Kerik Made Millions from Agency Contractor
Homeland Security nominee sat on board of stun-gun maker
The Associated Press | December 9, 2004
WASHINGTON - Bernard Kerik, President Bush's choice to run the Homeland Security Department, made $6.2 million by exercising stock options he received from a company that sold stun guns to the department — and seeks more business with it.
Taser International was one of many companies that received consulting advice from Kerik after he left his job as New York City police commissioner in 2001, when he was earning $150,500 a year. Kerik remains on Taser's board of directors, although the company and the White House said he planned to sever the relationship.
Partnering with former New York Mayor Rudolph Giuliani and also operating independently, Kerik has had business arrangements with manufacturers of prescription drugs, computer software and bulletproof materials, as well as companies selling nuclear power, telephone service, insurance and security advice for Americans working abroad.
The man who led the New York Police Department on Sept. 11, 2001, has been effusively praised by Senate Republicans and Democrats for his management during and after the attacks. He served the Defense Department in Iraq in 2003 as interior minister under the former U.S. occupation authority.
Federal ethics rules state that executive branch employees should avoid participating in decisions where their impartiality could be questioned, unless they receive approval from an agency ethics official.
Kerik's office said he was not available for comment for this story, but a White House spokesman, Brian Besanceney, said the nominee would avoid any possible conflict of interest.
"Commissioner Kerik is committed to the highest ethical standards and will divest all his holdings in Taser upon Senate confirmation to avoid a conflict of interest," Besanceney said. "In order to avoid even the appearance of a conflict he will comply with all ethics laws and rules to avoid actions that affect former clients or organizations where he served as a director."
Kerik and other former New York City officials joined the ex-mayor in Giuliani Partners, a consulting firm. In 2003, Kerik became chief executive officer of an affiliate consulting company, Giuliani-Kerik. Many of the clients needed security expertise.
Michael Hess, senior managing director of Giuliani Partners, said Kerik will be severed from Giuliani Partners and Giuliani-Kerik shortly. Neither company has federal contracts and neither does lobbying work, said Hess, a New York corporation counsel under Giuliani.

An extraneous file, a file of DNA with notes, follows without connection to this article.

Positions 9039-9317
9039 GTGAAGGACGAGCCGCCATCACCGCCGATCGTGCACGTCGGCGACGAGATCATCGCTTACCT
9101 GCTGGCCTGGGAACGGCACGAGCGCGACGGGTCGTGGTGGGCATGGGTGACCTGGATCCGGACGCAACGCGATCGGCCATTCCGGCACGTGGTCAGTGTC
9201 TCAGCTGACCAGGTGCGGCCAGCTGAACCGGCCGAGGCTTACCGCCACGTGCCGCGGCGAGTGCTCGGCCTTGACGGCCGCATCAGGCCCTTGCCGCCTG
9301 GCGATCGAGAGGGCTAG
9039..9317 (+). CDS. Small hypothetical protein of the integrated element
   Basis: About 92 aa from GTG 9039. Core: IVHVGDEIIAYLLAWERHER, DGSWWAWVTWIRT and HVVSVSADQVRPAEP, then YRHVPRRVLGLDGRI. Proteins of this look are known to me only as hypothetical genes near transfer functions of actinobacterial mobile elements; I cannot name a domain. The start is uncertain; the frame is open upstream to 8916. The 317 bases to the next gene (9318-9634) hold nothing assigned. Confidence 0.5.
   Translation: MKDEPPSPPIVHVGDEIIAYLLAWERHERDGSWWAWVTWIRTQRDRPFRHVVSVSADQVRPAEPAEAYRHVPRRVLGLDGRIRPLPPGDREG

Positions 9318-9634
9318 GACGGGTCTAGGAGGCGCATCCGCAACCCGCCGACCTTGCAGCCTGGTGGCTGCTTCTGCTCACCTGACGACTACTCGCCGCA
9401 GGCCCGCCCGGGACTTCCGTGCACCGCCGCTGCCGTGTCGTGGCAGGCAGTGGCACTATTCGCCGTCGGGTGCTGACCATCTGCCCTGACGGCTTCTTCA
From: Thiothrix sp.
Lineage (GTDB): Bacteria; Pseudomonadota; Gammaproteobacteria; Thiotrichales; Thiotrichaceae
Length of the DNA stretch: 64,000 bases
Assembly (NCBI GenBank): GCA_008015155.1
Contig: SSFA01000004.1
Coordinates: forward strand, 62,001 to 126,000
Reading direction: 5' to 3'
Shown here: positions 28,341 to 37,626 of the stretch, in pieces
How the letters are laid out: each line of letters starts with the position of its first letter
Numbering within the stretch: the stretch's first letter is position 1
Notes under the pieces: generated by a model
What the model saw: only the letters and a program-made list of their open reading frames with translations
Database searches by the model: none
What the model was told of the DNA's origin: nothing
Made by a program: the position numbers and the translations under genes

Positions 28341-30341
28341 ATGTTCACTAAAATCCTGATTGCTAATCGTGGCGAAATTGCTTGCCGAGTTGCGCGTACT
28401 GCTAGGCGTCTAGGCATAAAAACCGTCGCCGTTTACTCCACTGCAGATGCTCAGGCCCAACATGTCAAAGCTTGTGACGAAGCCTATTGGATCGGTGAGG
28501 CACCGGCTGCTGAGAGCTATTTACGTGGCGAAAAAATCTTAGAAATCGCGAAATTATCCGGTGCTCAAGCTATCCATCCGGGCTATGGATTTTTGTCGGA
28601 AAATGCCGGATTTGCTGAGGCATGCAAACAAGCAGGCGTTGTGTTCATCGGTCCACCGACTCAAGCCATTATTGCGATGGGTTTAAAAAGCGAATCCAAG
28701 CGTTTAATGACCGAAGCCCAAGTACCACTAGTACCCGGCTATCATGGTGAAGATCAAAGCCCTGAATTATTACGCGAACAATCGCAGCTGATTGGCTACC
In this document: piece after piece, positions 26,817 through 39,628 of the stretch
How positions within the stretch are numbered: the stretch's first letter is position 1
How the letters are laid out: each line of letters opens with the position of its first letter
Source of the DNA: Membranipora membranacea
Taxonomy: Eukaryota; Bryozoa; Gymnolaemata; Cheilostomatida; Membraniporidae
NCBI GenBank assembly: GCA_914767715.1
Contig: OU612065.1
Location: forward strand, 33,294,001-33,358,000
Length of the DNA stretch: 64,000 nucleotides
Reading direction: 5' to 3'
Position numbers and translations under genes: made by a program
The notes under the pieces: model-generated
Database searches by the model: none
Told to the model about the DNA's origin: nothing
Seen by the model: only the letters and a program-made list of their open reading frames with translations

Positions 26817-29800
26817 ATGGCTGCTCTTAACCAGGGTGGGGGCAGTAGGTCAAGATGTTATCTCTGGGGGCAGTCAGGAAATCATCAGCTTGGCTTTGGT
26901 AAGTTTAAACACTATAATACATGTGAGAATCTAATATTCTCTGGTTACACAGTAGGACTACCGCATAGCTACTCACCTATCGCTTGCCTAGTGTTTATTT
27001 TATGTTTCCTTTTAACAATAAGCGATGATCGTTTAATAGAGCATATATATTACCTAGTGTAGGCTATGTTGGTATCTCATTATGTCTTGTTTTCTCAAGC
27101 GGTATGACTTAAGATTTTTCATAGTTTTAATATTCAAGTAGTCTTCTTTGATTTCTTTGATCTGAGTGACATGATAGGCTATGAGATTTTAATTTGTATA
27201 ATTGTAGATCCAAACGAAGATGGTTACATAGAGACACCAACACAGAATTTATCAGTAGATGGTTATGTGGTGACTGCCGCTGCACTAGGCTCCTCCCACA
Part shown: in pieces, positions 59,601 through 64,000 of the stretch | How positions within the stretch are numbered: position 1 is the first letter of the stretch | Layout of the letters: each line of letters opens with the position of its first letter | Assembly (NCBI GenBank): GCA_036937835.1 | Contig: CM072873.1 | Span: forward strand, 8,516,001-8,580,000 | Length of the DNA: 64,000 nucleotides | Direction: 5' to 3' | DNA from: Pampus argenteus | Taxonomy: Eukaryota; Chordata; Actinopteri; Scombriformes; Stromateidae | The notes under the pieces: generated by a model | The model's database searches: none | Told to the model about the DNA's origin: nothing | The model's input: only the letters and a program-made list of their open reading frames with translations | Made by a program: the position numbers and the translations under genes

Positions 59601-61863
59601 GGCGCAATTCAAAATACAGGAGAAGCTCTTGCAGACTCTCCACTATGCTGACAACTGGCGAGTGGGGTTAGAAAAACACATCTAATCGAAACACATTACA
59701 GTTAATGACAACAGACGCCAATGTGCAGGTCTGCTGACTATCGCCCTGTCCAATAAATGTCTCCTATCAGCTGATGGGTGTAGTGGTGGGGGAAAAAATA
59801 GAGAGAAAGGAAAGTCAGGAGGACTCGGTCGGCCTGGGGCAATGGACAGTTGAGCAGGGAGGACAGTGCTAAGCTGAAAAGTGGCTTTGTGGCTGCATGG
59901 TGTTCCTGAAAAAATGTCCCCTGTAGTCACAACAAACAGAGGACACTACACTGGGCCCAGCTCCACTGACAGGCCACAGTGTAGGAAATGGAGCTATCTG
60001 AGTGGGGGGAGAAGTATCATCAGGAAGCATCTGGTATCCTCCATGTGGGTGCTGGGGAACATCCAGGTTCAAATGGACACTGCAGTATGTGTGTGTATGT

Taser International President Tom Smith, in an interview, said the company has sold Homeland Security between 300 and 500 Taser guns, which fire an electrical charge that disables a person. He said the cost was about $1,000 each, including holsters, batteries and cartridges.
"We're obviously hoping for further expansion," Smith said. "I don't see how it's going to be a conflict because he will be retiring from the board. I'm sure we're going to get questions, but I don't expect we'll get preferential treatment."
Smith said he doubts that competition for future contracts would be possible, since Taser is the only major manufacturer of the stun guns now used by some 6,000 law enforcement agencies.
Taser's chief executive officer, Patrick Smith, said Kerik has been a speaker for Taser at law enforcement conferences, presented checks on behalf of the company to families of fallen police officers and advised Taser on making sales presentations to police chiefs.
According to filings with the Securities and Exchange Commission by the Scottsdale, Ariz., company, Kerik exercised his options and sold stock in November 2003 for $913,500. He made another sale last month for $5.85 million, for a total of $6.76 million, benefiting from a huge increase in the value of Taser stock during the period when he held the options.
The SEC records show that Kerik's price for the options — counting both sales — was $567,838, giving him a profit of $6.2 million.
Kerik, who began on the company board in May 2002, also was compensated at the rate of $5,000 a year for participating in board meetings.
Since May this year, Kerik has served on the board of MedAire, a Tempe, Ariz., company that provides a global medical network for travelers needing assistance and consultations for Americans living abroad who face an immediate security crisis.
Brant Galloway, a spokesman for the company, declined to disclose Kerik's compensation as a director, a consultant and as chairman of the firm's compensation committee, which approves salary adjustments for senior executives.
Kerik has played a key security consultant's role for a number of Kerik and Giuliani clients. Among them:
Purdue Pharma, the company that makes the narcotic painkiller OxyContin. Kerik helped the company improve security at two manufacturing plants after it experienced employee theft and found that additional security measurers were needed for the highly regulated drug. Kerik worked to improve the capacity of safes to secure the product, upgrade camera surveillance and install other security measures.
The Pharmaceutical Research and Manufacturers of America, the drug industry association that opposes importation of medicine from Canada and elsewhere. Kerik visited ports, reviewed prescription drug Internet sites and helped prepare a report for the industry on dangers of importation. He told a government task force in April that allowing imports could invite terrorists to purchase drugs legally and use them in a biological attack
Entergy Nuclear Northeast, operator of five nuclear power plants. Kerik and others helped ensure the plants were operated with state-of-the-art security.